Low Temperature Research at CCNY
The Low Temperature Research Group at the City College of New York (CCNY) Physics Department is dedicated to the study of condensed matter properties at low temperature. We are currently interested in two areas:
(I) Molecular Nanomagnets
(II) Novel Behavior of Two Dimensional Electron Systems .
(I) Molecular Nanomagnets
Computing power/speed and the density of memory elements for storing and manipulating information has been steadily increasing, while the size of the component memory " bits " have been decreasing very rapidly. Considerable effort is currently being devoted to methods for storing information at molecular length scales. In order to continue our steep trajectory to better, smaller and faster computers, we must learn to understand and manipulate physics and chemistry at the molecular level. Moreover, quantum computation, a new and entirely different computing paradigm based on quantum phenomena, is being widely explored, both mathematically and experimentally. Rather than having two possible " classical " values, 0 or 1, the quantum mechanical elements of quantum computers, called " qubits " , represent a far broader set of possibilities, enabling much greater computing power.
A number of potential candidates for high-density information storage and quantum computation are under investigation, among them molecular nanomagnets, sometimes referred to as " single molecule magnets "
We are studying Mn 12 -Acetate, a prototypical member of this class of materials. Mn 12 -Acetate is an organic molecular crystal containing a very large number of regularly spaced, magnetically identical spin-10 clusters, a size that is borderline between the quantum and classical regimes. The first demonstration of resonant tunneling of a mesoscopic spin was done in our laboratory in 1996. This finding led to an enormous increase in interest and activity in the study of molecular nanomagnets, sometimes referred to as "single molecule magnets".
Current research includes spectroscopic measurements at low temperatures at the synchrotron light source at Brookhaven, and measurements at CCNY of the local magnetization at low temperatures on a length scale of microns using very small micro-Hall bars. Recent studies of magnetic avalanches in Mn12-acetate have yielded particularly exciting results. Local time-resolved measurements of the fast reversal of the magnetization of single crystals have shown that magnetic avalanches spread as a narrow interface that propagates through the crystal at a constant velocity roughly two orders of magnitude smaller than the speed of sound. This phenomenon is closely analogous to the propagation of a flame front (deflagration) through a flammable chemical substance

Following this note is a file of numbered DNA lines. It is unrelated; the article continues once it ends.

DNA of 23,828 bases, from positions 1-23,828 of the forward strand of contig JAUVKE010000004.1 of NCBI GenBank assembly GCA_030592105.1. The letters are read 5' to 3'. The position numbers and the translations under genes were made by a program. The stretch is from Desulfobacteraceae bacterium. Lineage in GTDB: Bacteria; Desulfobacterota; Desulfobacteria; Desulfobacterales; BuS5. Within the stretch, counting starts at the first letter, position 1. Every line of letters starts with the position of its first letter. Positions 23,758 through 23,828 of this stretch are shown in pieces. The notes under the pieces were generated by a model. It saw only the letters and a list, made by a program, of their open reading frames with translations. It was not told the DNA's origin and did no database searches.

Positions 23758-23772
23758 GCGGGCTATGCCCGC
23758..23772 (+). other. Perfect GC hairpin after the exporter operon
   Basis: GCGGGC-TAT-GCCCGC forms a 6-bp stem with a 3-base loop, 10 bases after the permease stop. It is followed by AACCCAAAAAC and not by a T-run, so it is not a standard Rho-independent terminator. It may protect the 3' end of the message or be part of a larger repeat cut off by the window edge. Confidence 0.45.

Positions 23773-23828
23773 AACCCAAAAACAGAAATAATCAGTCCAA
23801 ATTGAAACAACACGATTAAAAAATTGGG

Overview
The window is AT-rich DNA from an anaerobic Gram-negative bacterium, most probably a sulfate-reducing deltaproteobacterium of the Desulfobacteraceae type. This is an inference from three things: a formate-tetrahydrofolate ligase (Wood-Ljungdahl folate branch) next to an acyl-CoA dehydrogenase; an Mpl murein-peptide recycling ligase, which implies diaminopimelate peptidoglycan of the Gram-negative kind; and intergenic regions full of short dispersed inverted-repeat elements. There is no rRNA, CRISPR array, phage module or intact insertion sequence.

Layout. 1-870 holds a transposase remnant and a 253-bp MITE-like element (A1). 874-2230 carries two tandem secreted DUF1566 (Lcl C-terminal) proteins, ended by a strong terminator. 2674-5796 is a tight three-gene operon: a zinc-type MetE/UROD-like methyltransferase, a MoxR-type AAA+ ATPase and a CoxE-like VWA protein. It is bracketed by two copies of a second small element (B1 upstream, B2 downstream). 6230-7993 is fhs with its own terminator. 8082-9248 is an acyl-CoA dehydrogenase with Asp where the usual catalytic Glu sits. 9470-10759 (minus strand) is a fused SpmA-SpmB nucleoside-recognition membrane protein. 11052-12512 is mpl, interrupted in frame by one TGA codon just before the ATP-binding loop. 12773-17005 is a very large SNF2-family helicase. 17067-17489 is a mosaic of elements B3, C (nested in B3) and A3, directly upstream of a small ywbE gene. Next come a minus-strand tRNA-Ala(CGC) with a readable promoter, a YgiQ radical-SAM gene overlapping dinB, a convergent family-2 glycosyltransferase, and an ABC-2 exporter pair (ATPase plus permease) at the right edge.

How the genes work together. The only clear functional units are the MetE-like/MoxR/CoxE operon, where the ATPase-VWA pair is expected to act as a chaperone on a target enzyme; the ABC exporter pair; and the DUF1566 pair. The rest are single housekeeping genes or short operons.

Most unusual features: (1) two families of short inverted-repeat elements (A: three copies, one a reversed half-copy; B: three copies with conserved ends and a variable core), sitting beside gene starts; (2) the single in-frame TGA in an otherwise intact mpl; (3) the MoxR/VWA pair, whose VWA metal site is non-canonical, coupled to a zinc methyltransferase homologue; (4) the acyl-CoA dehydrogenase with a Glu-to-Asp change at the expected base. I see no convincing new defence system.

For a schematic animated view of "magnetic burning" click here (courtesy Kevin M. Mertes)
(II) Novel Phenomena in Dilute Two dimensional Electron Systems.
One of the most interesting current questions in condensed matter physics is whether the unusual behavior observed in dilute, strongly-interacting two dimensional systems of electrons (or holes) signals the presence of a metallic phase and a metal-insulator transition.
According to well established theory, two-dimensional systems of weakly interacting electrons (or holes) are expected to be insulating in zero magnetic field B=0 in the zero-temperature limit. Experiments performed in the early 1980's provided confirmation of these expectations for relatively high electron densities. The availability within the last decade of samples of unusually high mobilities have allowed access to much lower electron (hole) densities, where electron interactions are quite strong. Unexpected metallic behavior has been observed in this low-density regime: for electron densities above some critical (low) density the resistivity decreases with decreasing temperature down to the lowest accessible temperatures while exhibiting insulating behavior at lower densities. This suggests there exists a true metallic phase in 2D.
The response of these systems to external magnetic field is also unusual and dramatic. A (density-dependent) external magnetic field of the order of a few Tesla applied parallel to the plane of the electrons causes the resistivity to increase sharply to a much larger, constant value. The parallel magnetic field suppresses or "quenches" the metallic temperature dependence.
These findings have fueled a lively debate. The issue is whether these novel effects represent fundamentally new physics, or whether they can be explained by an extension of physics that is already understood, or perhaps a combination of these. Experiments on these and similar low-density two-dimensional electron systems has opened an entirely new area of research where the strong interaction between electrons provides the dominant energy scale.
Detailed transport measurements are continuing in our laboratory to gain a better understanding of these materials. We are investigating the dynamical response using microwave radiation, as well as the thermopower and thermal conductivity.